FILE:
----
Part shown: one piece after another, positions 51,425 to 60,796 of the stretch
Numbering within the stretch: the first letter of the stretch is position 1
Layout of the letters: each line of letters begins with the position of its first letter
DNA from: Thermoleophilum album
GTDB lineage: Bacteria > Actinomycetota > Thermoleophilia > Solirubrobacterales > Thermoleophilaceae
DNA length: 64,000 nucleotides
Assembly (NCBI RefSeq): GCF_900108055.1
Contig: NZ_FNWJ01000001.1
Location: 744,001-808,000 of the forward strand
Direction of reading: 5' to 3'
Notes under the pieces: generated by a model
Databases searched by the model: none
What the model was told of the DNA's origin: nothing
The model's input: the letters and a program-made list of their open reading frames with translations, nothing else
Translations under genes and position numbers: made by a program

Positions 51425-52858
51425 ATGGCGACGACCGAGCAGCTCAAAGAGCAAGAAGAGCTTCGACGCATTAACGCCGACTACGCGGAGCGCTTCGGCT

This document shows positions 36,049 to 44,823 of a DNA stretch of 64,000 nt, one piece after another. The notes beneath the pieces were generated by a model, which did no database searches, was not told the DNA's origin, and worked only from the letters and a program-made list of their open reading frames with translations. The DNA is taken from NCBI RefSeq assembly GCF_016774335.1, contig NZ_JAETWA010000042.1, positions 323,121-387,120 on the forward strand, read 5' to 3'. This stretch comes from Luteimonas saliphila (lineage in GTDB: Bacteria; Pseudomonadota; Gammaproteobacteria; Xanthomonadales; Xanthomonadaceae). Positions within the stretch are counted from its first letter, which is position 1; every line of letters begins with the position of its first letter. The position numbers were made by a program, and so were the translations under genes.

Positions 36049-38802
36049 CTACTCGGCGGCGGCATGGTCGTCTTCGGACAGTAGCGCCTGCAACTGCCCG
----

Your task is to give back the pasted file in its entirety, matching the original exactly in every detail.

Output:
Part shown: one piece after another, positions 51,425 to 60,796 of the stretch
Numbering within the stretch: the first letter of the stretch is position 1
Layout of the letters: each line of letters begins with the position of its first letter
DNA from: Thermoleophilum album
GTDB lineage: Bacteria > Actinomycetota > Thermoleophilia > Solirubrobacterales > Thermoleophilaceae
DNA length: 64,000 nucleotides
Assembly (NCBI RefSeq): GCF_900108055.1
Contig: NZ_FNWJ01000001.1
Location: 744,001-808,000 of the forward strand
Direction of reading: 5' to 3'
Notes under the pieces: generated by a model
Databases searched by the model: none
What the model was told of the DNA's origin: nothing
The model's input: the letters and a program-made list of their open reading frames with translations, nothing else
Translations under genes and position numbers: made by a program

Positions 51425-52858
51425 ATGGCGACGACCGAGCAGCTCAAAGAGCAAGAAGAGCTTCGACGCATTAACGCCGACTACGCGGAGCGCTTCGGCT

This document shows positions 36,049 to 44,823 of a DNA stretch of 64,000 nt, one piece after another. The notes beneath the pieces were generated by a model, which did no database searches, was not told the DNA's origin, and worked only from the letters and a program-made list of their open reading frames with translations. The DNA is taken from NCBI RefSeq assembly GCF_016774335.1, contig NZ_JAETWA010000042.1, positions 323,121-387,120 on the forward strand, read 5' to 3'. This stretch comes from Luteimonas saliphila (lineage in GTDB: Bacteria; Pseudomonadota; Gammaproteobacteria; Xanthomonadales; Xanthomonadaceae). Positions within the stretch are counted from its first letter, which is position 1; every line of letters begins with the position of its first letter. The position numbers were made by a program, and so were the translations under genes.

Positions 36049-38802
36049 CTACTCGGCGGCGGCATGGTCGTCTTCGGACAGTAGCGCCTGCAACTGCCCG